Oil Jobs Taking a Hit – While the economy’s job number improved in November, the number of people employed in the U.S. oil and gas extraction sector fell by 2,400 in November to 184,800 on a seasonally adjusted basis, according to the monthly data released by the Bureau of Labor Statistics.  The November figure was 16,200 down from the 201,000 people who were employed in the sector a year earlier, when the industry began sharply ramping back spending on oil drilling as oil prices tumbled.  Employment levels in the coal extraction sector also continued to decline, slipping 1,300 in November to 64,900. Those workers had numbered 72,700 a year ago.  For years, while the economy struggled, the oil and gas sector carried the job number on its back, but with low global prices still struggling to rebound, the sector continues to lose jobs.

PSEG Exec to Head AGA Board – While assuming the 2016 Board Chairmanship of the  American Gas Association (AGA), PSE&G President and COO Ralph LaRossa said the US has an opportunity to create jobs and revitalize our economy through increased use of natural gas.  At an event at AGA headquarters in Washington, DC this morning, LaRossa shared his vision for investing in the next generation of the energy workforce.   “A diverse and motivated workforce is the key to continued success in the energy sector,” LaRossa said. “People who are dedicated and focused on delivering good quality service are going to serve the customers in the best way possible.”  LaRossa also discussed several priorities for making his vision a reality, including the continued improvement and efficiency of the nation’s pipeline infrastructure, the recently introduced SAFE PIPES ACT, the significant role natural gas plays in spurring economic growth, and helping to ensure the infrastructure is in place to expand delivery of natural gas to more homes and businesses.



Forum to Look at GHG Rules – POWER magazine is hosting a one-day conference in Las Vegas today that will provide power generators and industry partners with access to the latest developments and insights concerning the legal aspects of compliance with environmental regulations.  The conference looks at existing power plants’ financial, legal, or operational decisions about compliance with environmental regulations.  EPA General Counsel Avi Garbow and former Air Office head Bob Meyers are among the speakers.

NJ Event to Look at Grid – National Journal LIVE will hold a forum tomorrow on powering the 21st Century and making the grid work for all consumers.    The event will explore Washington’s role in encouraging energy innovation, the future of the grid and how best to ensure the benefits of new power generation methods are sustainable and extended to all communities.  The nation’s policy makers, innovators, stakeholders and thought leaders will conduct a robust conversation about grid modernization and the future of American energy.  Speakers will include North Dakota Rep. Kevin Cramer, Oregon Rep. Kurt Schrader, ACORE’s Todd Foley, Opower’s  Jim Kapsis, RFF’s Phil Sharp, DOE’s Karen Wayland and several more.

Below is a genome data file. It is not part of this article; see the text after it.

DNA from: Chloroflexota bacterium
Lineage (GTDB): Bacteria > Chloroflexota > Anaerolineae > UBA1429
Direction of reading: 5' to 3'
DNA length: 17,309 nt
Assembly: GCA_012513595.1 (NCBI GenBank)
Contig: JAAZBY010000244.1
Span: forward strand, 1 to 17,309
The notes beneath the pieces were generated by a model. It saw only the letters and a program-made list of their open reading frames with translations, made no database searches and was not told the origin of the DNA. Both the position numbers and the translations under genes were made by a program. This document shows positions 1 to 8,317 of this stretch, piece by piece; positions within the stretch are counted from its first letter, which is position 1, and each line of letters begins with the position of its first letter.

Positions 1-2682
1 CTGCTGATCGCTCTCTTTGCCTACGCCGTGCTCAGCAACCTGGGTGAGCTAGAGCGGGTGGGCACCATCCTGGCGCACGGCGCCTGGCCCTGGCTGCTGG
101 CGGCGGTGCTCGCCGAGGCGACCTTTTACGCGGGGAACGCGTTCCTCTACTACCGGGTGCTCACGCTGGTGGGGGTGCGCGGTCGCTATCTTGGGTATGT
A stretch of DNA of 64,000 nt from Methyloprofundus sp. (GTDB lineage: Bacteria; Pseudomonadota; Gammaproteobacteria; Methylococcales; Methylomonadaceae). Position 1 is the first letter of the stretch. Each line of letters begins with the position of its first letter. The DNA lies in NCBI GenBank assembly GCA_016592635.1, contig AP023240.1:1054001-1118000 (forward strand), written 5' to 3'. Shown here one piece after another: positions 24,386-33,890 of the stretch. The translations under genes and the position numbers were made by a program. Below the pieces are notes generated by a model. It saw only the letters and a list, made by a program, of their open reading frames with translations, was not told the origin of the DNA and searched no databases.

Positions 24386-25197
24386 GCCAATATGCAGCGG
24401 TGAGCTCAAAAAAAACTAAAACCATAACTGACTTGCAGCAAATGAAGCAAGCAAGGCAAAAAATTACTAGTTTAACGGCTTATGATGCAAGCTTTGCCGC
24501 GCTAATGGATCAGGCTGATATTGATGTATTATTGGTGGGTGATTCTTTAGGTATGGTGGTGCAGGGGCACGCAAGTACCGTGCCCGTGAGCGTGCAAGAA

House Science Panel to Look at Biotech – The House Science Committee’s Subcommittee on Research and Technology will hold a hearing tomorrow on the future of biotechnology.  The hearing will look at solutions for energy, agriculture and manufacturing.  Witnesses will include Mary Maxon of the Lawrence Berkeley National Laboratory, Steve Evans of Dow AgroSciences, Martin Dickman of Texas A&M’s  Institute for Plant Genomics and Biotech and several others.

Senate Commerce to Take on Climate – The Senate Commerce Committee Panel on Space, Science, and Competitiveness, will hold a hearing tomorrow at 3:00 p.m. on the debate over the magnitude of human impact on Earth’s climate. The hearing will focus on the ongoing debate over climate science, the impact of federal funding on the objectivity of climate research, and the ways in which political pressure can suppress opposing viewpoints in the field of climate science.  Witnesses will include John Christy of the University of Alabama-Huntsville, Georgia Tech’s Judy Curry, Princeton’s Will Happer, author Mark Steyn and Penn State’s David Titley, who serves are the director of the Center for Solutions to Weather and Climate Risk.

Utility Execs Looking at Storage – The 2015 U.S. Energy Storage Summit will be held tomorrow and Wednesday in San Francisco.  Utility speakers will offer presentations, case studies, and panel sessions on the status and technology of energy storage.  Our friend Stephen Lacey will be among those leading the discussion.